There is no correct answer to this question, as it highly depends on the person and how bad their symptoms are. However, it is highly unadvisable to stop the medication abruptly without a discussion with your doctor first. Doing this could potentially worsen the symptoms that the drug was intended to treat.
If you’re considering stopping medication due to adverse side effects, it’s possible the prescription isn’t the right one for you. Different people respond to medicines differently, so it’s not uncommon to try a few different types before finding the right one.
How Else Can I Prevent a Recurrence of Depression?
The success of certain treatments depends highly on the person. Mental health professionals recommend a combination of lifestyle changes to help keep depression symptoms at bay, including:
Keeping in Touch With Your Community
Having an emotional support system is crucial for people with depression. These could be family members, friends, or a mentor you trust. These are the people who can encourage you when you’re feeling down and motivate you when you need a pick-me-up. We encourage you to turn to this network when depression symptoms creep in.
Taking Care of Your Health
You may be surprised at how simple lifestyle changes, such as eating a balanced diet, limiting alcohol, and exercising regularly, can help improve your mood. It’s also important to be aware that mixing certain antidepressants with alcohol is dangerous.
Getting a Good Night’s Sleep
Depression is a known sleep disrupter. Not getting enough sleep can worsen the effects of symptoms already present. Experts recommend 7 to 9 hours of sleep for adults and consistent sleep schedules. That means going to bed and waking up at the same time every day. Talk to your doctor if you’re having trouble falling asleep at night.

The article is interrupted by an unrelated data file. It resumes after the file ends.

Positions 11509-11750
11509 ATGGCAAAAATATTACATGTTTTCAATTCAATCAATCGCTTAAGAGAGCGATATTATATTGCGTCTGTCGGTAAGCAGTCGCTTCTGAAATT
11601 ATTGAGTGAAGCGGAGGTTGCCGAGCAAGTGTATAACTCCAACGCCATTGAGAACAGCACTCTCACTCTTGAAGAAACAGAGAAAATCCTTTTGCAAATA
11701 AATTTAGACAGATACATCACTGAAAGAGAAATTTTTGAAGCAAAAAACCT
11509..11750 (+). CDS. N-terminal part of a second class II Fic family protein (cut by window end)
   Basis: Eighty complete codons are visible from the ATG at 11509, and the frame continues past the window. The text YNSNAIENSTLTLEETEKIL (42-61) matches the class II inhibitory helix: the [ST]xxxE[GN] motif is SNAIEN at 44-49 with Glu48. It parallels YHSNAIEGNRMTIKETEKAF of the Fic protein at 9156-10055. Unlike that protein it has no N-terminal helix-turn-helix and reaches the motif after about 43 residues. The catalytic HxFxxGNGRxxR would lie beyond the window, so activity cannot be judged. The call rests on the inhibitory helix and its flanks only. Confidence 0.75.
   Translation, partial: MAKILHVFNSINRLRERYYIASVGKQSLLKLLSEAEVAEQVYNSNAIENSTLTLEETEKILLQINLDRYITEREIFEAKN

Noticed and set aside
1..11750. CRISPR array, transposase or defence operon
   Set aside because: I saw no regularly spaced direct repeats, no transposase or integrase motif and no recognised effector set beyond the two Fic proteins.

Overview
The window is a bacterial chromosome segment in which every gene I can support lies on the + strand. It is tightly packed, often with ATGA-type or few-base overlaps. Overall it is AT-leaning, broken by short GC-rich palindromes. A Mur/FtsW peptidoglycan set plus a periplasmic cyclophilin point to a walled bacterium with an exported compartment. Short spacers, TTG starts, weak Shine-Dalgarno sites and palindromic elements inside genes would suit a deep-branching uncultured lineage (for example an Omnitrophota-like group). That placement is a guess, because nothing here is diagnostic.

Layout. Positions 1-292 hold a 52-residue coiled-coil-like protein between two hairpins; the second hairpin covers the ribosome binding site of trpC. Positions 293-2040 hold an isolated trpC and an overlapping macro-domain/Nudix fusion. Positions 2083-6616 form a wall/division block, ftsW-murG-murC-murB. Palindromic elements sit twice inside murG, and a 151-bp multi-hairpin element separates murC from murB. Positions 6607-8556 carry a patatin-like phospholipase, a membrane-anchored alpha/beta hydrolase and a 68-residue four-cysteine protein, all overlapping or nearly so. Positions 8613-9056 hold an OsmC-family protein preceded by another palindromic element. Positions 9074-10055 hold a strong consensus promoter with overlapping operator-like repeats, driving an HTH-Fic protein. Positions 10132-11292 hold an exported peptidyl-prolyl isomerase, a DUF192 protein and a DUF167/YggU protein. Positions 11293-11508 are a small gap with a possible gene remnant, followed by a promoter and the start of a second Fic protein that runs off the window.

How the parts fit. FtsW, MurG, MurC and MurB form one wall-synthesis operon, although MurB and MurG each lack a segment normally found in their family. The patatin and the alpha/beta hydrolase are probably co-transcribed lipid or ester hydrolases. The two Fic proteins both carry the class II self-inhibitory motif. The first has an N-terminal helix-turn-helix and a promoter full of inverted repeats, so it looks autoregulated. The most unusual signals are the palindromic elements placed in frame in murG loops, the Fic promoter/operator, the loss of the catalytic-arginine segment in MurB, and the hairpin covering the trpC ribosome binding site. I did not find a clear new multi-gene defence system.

Doing Things You Enjoy
Boost your mood and feel better about life by setting aside some time for an enjoyable activity like reading, watching a favorite show, walking your dog, or eating a favorite meal.
Unplugging as Needed
Social media and anxiety-inducing news headlines can take a toll on our emotional well-being, whether we have depression or not. Consider turning off your phone for a few hours at a time, or set aside a day you don’t sign on to social media.
Whether your depression is due to a chemical imbalance in the brain, or a challenging life change, there’s no shame in reaching out for help. The licensed mental health professionals at Crownview Co-Occurring Institute of Oceanside, California, are here to help. We don’t believe in a “one size fits all” approach in therapy; we recognize that some patients benefit from medication, treatment, or both. Our therapeutic practice meets state requirements and involves a variety of techniques, depending on the patient’s unique needs. The feedback we have received from our patients speaks to the success of these techniques. You, too, can benefit from depression treatment, no matter how bad your symptoms may seem right now. For questions about our treatments, call us today at 760-231-1170. We also have a contact form on our website and helpful information regarding insurance coverage.